While we tried to cramp as many players as possible into our small booth, our friends at Two Tribes had a different approach that I also really liked. They had only two screens for their new game Rive but had a slick design for the booth. They put in nice chairs and beanbags, giving players a very relaxed playing experience. They clearly focussed more on giving each player the best possible experience than on reaching as many players as possible. (Rive is also a great game, by the way, playing incredibly smoothly.)
If audio is important to your game then be sure to bring along some big headphones. There is a lot of noise on game conventions, especially from big booths. We were near an AMD stage where people received free stuff if the crowd shouted "AMD" loudly. At other moments they just played really loud dance music. The Indie Megabooth crew even gave all the indie exhibitors earplugs because of this. One of the other exhibitors had even brought along a microphone to talk to his players without having to shout. When I talked to him it felt quite awkward that he answered me through a microphone while I was right in front of him so I wouldn't personally use this method. Still, I totally understand why he solved the sore-throat-from-talking-loudly-all-day problem this way.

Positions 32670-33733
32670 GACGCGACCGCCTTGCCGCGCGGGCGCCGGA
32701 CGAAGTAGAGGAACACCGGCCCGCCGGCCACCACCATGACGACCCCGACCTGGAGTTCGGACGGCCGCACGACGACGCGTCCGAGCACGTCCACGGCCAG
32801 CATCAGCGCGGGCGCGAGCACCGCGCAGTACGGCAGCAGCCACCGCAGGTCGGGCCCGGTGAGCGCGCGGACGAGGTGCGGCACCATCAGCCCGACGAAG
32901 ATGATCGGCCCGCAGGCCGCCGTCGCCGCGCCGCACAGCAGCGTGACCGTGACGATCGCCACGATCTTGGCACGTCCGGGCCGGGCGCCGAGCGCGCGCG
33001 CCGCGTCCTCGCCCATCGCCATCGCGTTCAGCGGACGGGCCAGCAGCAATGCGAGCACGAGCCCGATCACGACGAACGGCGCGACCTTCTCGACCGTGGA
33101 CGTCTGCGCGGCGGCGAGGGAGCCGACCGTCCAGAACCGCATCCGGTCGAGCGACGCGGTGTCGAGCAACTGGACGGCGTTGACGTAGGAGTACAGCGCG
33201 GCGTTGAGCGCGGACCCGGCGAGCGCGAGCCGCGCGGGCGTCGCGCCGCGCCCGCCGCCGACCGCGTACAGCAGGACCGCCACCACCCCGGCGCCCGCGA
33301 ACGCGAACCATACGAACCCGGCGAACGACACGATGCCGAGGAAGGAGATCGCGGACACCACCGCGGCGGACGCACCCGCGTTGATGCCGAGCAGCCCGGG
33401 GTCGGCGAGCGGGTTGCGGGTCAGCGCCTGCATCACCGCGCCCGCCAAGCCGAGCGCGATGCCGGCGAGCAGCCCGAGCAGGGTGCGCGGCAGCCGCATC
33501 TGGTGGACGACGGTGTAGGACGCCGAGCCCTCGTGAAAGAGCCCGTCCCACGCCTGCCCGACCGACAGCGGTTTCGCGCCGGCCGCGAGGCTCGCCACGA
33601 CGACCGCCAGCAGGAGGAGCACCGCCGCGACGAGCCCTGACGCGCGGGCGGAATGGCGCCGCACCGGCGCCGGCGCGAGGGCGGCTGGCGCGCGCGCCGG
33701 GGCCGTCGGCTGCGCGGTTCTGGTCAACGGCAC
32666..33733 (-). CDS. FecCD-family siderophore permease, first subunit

The goal of going to a convention is of course marketing and business. We had a lot of good business meetings and we had many players at our booth, but unfortunately we didn't reach as much press this time as we had hoped. We asked around and most indie devs said the same thing: it was difficult to get a ton of meetings with press going this year. This might be because Gamescom doesn't show as much new stuff as E3, so it is a bit less interesting to the press.
A couple of developers did have a lot of press meetings. One had hired a PR agency to set up the press meetings. While our experiences with PR agencies have so far been very bad, this one had apparently done really well and set up a lot of interviews for them. Another dev said they had started to contact press four weeks in advance. We only started contacting press two weeks before the convention, so we might have also been too late for maximum reach. In general though most devs said they didn't meet as much press as they had hoped, so it seems like Gamescom might also just not be the best spot for this. Of all the conventions we have visited so far we had the most success at Eurogamer Expo a couple of years ago. I have no idea whether that was accidental or whether Eurogamer is actually better for reaching out to press.